Now Playing: The Man Who Invented Home Theater Page 3

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Theo didn't go straight from his basement brownstone to multimillion-dollar systems. "You can't jump from nothing to something overnight, especially when I had no formal training in architecture. So I kept upping the ante with every theater, always learning from my mistakes. Plus it kept challenging me to do more intricate, more architecturally developed designs. This is how I developed my vocabulary in theater design."

With one early design milestone, based on the old Paramount Theater in New York, the client pushed Theo's boundaries. "He was very much into movies, and he challenged me to explore new ideas and territories. This became my first theater with an outside marquee, an entry vestibule, an outer lobby and an inner lobby, a staircase to the main auditorium, and a functioning stage with a curtain illuminated by theatrical footlights. It allowed me to capture the ceremony of going from outside to the inside through a series of rooms that heighten the anticipation. It wasn't just a room, it was an environment where you went in and left the house behind."

Theo believes there should be a sense of anticipation before you walk into a home theater. For this Tampa installation, he built an archway (above left) that leads into a Caribbean-style courtyard featuring "stores" for the owner's various collections (middle), which then leads into the ornate theater (right).

I've studied many of Theo's projects, and my favorite is one he did in Tampa, Florida (see schematic above and photos below). The result is an amazing re-creation of a Caribbean village, located in a 4,500-square-foot extension of the family's home. "We came up with the concept of creating a streetscape outside with different 'stores' to house the owner's various activities. There's a bookstore for his book collection, an ice cream/soda shop for the kids, a cigar bar with a VIP card-playing lounge, and an outdoor restaurant. We developed a whole architectural street; I spent 2 weeks in Antigua and Curaçao taking photos and documenting doors, signs, and roof tiles to make the project authentic."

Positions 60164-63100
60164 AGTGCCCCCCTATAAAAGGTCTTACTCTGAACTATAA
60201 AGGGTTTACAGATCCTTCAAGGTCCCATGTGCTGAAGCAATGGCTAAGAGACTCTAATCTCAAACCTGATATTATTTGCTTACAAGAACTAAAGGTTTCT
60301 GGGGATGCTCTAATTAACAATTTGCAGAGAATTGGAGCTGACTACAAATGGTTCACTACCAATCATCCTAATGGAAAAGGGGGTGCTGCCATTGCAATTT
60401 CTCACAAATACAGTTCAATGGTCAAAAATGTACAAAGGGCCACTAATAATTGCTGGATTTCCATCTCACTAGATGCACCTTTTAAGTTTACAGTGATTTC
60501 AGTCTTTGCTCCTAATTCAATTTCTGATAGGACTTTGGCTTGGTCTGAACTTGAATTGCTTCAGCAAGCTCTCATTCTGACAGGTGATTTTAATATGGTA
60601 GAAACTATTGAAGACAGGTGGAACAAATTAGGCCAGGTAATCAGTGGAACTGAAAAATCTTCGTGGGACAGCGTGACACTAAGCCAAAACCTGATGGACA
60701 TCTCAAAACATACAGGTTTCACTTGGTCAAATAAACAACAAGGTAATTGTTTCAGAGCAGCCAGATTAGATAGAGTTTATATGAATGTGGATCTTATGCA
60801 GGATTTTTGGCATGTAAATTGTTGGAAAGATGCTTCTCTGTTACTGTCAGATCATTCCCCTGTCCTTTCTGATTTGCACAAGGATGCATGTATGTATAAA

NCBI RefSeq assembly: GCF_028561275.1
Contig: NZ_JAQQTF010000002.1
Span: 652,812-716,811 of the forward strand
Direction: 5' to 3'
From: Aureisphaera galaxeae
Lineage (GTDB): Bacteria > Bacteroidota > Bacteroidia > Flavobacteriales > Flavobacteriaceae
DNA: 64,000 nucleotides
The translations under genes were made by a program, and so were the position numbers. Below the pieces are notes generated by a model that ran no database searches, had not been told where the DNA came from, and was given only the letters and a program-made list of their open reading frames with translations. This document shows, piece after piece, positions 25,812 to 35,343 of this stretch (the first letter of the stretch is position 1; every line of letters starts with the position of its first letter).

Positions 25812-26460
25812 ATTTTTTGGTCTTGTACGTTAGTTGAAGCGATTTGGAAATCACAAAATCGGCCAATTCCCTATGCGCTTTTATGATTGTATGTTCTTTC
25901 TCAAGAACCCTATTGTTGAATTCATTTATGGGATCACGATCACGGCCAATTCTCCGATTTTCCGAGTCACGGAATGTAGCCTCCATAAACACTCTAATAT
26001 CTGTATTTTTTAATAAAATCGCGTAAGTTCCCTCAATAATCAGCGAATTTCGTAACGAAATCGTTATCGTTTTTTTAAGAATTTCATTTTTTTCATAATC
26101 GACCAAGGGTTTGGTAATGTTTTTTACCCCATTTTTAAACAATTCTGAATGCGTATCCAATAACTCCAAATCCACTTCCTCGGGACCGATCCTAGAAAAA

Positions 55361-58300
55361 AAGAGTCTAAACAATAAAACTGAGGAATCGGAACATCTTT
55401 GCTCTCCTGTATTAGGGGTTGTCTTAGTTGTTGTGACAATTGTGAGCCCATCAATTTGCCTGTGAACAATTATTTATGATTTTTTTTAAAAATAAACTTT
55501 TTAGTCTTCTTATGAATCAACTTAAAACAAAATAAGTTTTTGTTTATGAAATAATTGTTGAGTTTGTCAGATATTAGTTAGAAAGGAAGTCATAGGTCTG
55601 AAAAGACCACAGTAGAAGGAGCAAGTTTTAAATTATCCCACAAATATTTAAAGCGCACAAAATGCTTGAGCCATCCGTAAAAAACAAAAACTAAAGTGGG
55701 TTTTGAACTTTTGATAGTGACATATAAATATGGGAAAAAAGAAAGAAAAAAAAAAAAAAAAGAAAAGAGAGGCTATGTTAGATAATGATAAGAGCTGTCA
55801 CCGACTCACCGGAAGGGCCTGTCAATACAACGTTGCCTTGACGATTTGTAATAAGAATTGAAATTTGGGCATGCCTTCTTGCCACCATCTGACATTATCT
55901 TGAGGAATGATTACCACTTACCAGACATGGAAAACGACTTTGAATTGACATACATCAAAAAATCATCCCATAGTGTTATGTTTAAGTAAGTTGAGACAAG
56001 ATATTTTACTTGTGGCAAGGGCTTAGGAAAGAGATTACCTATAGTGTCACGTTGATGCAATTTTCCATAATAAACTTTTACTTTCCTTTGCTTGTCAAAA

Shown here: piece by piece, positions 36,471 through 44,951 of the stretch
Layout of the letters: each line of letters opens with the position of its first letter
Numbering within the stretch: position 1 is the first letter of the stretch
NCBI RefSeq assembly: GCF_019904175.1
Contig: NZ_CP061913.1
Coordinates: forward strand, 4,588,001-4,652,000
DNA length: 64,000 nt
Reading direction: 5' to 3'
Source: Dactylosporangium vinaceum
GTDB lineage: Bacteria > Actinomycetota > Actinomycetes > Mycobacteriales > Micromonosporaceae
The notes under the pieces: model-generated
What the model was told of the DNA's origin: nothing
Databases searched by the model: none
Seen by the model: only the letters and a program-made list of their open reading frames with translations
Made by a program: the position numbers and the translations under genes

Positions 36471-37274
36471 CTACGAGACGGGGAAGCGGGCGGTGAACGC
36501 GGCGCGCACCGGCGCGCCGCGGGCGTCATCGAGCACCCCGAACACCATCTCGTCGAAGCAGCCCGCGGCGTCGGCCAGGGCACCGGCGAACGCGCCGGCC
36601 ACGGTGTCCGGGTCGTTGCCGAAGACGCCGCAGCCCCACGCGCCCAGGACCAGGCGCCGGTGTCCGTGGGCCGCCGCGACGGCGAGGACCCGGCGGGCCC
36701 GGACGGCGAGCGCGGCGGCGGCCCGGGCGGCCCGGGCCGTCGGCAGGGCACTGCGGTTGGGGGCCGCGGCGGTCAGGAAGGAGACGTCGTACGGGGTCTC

While he doesn't specify the gear that goes into an installation, Theo does appreciate how advancements have benefited his designs. "One of the greatest developments is that some in-wall speakers are now as good as bookshelf models. Another great improvement was the elimination of [CRT] three-beam projectors. There was no way to hide those things. Years ago, for a Ukrainian dignitary, we had these two giant Runco projectors that had to be covered so they wouldn't be exposed in the front row. When they opened the crate that the cover came in, the client called and asked, 'Theo, what did you send us here? The tomb of Lenin?!' God bless all these long-throw lenses, because now we can hide the projector in the back of the room."

As a movie lover, Theo welcomes the recent video improvements that have come to home theater, namely anamorphic lenses and cinema-wide screens. "The fact that we lost the black bars and are able to extend the picture to capture the impact of widescreen with no loss of resolution might be the biggest improvement for viewing movies at home. There's something backwards about watching a movie like Star Wars in smaller screen real estate than something like Dude, Where's My Car? I tell clients they need an anamorphic lens and screen to transition from regular 16:9 to the wider aspect ratio to preserve the grandeur of the very wide screen."

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